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Professor Dan Lunt

Climate Modelling

My research centres on past climate change, with a focus on (i) understanding how and why climate has changed in the past and (ii) what we can learn about the future from the past.  My main tools are climate models, and much of my work is underpinned by model-data comparisons.

(i) The analysis and interpretation of past climate data has led to the formation of many hypotheses regarding the mechanisms affecting past climate change. Models are ideal tools to test these hypotheses. In addition, modelling can itself lead to hypotheses which are testable by the collection and interpretation of new data, and can indicate regions in which new data could usefully be collected.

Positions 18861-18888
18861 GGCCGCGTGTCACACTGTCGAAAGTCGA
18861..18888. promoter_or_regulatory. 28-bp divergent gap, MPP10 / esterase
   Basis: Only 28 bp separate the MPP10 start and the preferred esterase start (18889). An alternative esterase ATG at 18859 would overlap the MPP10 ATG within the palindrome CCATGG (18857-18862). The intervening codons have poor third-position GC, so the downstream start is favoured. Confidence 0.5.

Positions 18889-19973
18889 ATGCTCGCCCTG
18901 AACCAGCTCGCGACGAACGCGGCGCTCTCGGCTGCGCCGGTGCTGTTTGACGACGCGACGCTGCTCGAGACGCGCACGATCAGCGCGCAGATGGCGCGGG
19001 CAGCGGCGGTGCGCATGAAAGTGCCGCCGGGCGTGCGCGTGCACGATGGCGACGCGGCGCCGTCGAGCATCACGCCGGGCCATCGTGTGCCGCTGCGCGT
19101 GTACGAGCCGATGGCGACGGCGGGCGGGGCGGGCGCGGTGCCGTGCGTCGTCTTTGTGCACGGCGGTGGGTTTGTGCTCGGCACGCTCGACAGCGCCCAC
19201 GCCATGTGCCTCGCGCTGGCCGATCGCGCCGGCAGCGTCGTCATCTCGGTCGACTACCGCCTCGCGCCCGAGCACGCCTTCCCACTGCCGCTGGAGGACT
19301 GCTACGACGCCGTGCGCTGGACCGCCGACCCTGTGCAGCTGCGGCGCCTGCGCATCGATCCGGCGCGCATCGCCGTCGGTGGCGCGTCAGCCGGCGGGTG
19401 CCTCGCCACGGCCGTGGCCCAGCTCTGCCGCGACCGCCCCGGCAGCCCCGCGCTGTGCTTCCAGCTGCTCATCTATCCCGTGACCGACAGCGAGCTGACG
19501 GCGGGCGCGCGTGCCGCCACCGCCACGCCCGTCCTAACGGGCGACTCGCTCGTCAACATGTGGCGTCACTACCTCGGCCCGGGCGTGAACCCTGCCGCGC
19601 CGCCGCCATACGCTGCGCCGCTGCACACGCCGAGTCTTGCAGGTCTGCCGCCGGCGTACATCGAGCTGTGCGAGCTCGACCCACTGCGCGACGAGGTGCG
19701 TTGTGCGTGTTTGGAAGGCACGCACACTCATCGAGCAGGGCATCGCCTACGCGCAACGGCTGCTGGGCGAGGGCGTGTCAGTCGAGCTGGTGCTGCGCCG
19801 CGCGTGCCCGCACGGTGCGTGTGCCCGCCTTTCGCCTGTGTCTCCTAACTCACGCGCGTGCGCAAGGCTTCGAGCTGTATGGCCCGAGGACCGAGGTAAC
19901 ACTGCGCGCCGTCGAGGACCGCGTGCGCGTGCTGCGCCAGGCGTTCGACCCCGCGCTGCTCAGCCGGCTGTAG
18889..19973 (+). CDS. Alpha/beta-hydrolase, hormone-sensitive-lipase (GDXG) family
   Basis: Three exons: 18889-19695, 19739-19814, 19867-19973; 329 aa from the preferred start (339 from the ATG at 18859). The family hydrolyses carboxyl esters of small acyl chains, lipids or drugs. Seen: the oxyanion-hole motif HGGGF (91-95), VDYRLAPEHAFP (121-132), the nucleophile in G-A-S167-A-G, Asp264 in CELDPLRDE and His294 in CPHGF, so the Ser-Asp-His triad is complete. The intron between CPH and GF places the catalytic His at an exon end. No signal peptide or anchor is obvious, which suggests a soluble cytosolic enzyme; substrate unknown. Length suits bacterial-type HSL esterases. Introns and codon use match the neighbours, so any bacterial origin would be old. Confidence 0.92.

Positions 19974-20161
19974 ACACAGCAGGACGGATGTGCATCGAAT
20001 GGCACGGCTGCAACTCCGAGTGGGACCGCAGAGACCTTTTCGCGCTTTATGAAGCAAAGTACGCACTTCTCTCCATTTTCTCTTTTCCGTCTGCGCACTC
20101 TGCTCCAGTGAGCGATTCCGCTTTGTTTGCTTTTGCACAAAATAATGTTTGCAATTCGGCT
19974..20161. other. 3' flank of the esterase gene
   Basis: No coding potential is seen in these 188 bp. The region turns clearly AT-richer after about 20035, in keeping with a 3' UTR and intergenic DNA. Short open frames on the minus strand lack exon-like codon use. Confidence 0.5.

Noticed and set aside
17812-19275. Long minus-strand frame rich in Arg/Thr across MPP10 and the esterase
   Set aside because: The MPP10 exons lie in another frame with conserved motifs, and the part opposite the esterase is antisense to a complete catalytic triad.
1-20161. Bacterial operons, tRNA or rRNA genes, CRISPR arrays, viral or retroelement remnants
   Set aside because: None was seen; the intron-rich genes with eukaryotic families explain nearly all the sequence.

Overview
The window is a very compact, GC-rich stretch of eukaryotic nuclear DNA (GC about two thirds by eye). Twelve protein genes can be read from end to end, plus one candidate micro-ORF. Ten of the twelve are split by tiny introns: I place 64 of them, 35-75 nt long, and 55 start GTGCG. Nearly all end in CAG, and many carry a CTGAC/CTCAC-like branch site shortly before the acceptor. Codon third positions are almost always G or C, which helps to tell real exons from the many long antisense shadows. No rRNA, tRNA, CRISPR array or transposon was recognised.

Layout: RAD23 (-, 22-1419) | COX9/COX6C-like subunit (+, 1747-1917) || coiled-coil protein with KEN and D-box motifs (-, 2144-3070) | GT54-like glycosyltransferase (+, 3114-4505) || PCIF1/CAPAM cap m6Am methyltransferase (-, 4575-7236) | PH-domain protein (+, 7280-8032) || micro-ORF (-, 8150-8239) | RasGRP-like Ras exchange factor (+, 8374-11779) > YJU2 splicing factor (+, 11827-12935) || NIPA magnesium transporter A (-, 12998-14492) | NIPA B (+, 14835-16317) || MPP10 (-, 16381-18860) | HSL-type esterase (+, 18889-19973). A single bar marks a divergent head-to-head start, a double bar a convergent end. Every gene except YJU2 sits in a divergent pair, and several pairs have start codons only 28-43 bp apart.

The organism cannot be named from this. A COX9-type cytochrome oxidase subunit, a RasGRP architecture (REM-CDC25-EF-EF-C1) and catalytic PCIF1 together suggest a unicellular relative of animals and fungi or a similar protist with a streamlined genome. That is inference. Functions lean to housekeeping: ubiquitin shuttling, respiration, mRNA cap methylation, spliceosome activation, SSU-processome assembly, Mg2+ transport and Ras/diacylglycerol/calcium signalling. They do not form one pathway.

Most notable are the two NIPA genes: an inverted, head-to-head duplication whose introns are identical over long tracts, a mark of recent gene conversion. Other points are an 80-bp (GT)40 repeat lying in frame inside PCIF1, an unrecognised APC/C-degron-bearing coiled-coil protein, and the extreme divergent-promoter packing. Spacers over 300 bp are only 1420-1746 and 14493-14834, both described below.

(ii) Past climate data can also inform our predictions of the future, through providing analogues of future climate change under high carbon dioxide concentrations, and through the evaluation of models used to predict the future.

Both of these aspects are central to the Deep-Time Model Intercomparison Project (DeepMIP), which I lead. 

Much of my work focuses on characterising Climate Sensitivity, the globally averaged increase in temperature due to a doubling of carbon dioxide.  Associated with this I am a Lead Author on the forthcoming Intergovernmental Panel on Climate Change sixth assessment report (IPCC AR6).